Nah, patents definitely exist ;-)
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Re: 1x for Road Bikes - is it real?

Postby kb » Wed Feb 14, 2018 9:59 am

kb wrote:
ValleyForge wrote:I always thought 'double-tap" was a solution to a problem that doesn't exist.

Nah, patents definitely exist ;-)

Edit: doh! Duck! got there first :-)
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Re: 1x for Road Bikes - is it real?

Postby ldrcycles » Wed Feb 14, 2018 12:15 pm

Duck! wrote:The problem that existed, from SRAM's technical POV, was that the other manufacturers had/have patents on various design features to stop others completely copying them. In order to enter the road component market SRAM had to come up with something different.



Same with Microshift, their solution being to put 2 levers behind the brake lever. If you want to talk about crummy ergonomics that's a great example. They do work well, but the placement of the small lever in particular is very poor compared to SRAM or Shimano.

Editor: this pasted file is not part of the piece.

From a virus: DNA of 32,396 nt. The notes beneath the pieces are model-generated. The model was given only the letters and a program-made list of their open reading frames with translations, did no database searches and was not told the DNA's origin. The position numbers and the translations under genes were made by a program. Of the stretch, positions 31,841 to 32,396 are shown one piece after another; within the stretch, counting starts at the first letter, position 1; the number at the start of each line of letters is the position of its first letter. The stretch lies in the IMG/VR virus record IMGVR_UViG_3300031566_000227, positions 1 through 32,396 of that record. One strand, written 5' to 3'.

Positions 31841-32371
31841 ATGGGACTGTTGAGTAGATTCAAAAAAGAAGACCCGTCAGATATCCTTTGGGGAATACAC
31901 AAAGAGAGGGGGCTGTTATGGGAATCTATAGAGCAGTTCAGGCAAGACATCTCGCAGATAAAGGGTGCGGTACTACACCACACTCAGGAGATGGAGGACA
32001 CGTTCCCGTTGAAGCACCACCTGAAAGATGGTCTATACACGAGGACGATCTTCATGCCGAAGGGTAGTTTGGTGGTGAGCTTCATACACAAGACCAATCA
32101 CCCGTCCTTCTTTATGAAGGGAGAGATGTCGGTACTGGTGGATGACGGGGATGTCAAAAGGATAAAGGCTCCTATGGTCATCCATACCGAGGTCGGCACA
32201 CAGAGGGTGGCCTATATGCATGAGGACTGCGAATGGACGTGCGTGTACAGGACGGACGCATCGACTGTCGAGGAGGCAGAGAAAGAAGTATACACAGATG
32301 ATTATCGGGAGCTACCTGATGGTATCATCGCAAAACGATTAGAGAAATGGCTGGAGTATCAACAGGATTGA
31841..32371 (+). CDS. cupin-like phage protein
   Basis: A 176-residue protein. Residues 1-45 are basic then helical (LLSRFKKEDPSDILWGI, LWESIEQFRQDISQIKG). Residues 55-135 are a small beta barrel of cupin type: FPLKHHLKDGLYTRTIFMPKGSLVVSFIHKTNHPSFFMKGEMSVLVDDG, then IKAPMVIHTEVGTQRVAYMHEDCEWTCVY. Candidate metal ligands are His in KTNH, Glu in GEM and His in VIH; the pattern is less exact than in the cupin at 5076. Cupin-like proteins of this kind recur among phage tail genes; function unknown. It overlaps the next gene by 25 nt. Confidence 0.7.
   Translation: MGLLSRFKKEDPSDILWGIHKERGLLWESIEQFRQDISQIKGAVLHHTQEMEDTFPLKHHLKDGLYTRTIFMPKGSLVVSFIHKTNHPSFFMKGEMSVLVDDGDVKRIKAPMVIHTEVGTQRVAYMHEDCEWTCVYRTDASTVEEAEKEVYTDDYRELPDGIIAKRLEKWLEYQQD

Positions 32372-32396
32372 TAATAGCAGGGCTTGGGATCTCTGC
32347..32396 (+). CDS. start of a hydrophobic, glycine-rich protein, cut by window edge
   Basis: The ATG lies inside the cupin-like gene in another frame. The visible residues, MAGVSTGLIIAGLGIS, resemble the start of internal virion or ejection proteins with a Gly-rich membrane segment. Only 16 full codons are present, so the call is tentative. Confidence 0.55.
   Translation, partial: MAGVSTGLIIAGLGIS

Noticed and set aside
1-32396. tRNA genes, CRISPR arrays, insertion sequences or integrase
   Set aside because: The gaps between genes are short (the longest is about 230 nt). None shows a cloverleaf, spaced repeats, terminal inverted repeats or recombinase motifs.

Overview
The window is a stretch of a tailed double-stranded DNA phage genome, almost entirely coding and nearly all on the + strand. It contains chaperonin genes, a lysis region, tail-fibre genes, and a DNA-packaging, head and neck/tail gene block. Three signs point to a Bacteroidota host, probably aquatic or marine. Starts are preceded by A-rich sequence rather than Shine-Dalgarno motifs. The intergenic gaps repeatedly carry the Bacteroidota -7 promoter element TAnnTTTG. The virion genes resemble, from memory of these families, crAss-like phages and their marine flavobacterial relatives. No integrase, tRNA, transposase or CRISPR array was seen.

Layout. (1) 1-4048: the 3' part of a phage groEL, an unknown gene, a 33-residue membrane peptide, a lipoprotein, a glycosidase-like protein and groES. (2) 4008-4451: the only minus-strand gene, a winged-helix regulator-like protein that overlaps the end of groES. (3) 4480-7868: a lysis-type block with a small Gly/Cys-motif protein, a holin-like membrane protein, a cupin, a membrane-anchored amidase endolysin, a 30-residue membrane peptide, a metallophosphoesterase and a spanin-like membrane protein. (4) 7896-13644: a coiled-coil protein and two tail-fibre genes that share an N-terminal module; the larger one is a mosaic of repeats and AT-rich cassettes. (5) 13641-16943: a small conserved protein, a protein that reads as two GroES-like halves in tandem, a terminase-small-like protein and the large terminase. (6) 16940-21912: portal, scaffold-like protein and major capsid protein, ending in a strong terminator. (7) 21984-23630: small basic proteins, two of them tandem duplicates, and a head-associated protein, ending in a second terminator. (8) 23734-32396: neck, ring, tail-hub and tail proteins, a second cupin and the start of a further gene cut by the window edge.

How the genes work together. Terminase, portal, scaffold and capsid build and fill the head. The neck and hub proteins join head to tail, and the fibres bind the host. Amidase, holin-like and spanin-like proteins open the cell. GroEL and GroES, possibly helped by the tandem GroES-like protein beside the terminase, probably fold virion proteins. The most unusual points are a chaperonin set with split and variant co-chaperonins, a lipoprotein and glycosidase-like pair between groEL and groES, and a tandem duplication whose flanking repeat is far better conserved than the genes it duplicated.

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Re: 1x for Road Bikes - is it real?

Postby Comedian » Wed Feb 14, 2018 2:24 pm

ldrcycles wrote:
Duck! wrote:The problem that existed, from SRAM's technical POV, was that the other manufacturers had/have patents on various design features to stop others completely copying them. In order to enter the road component market SRAM had to come up with something different.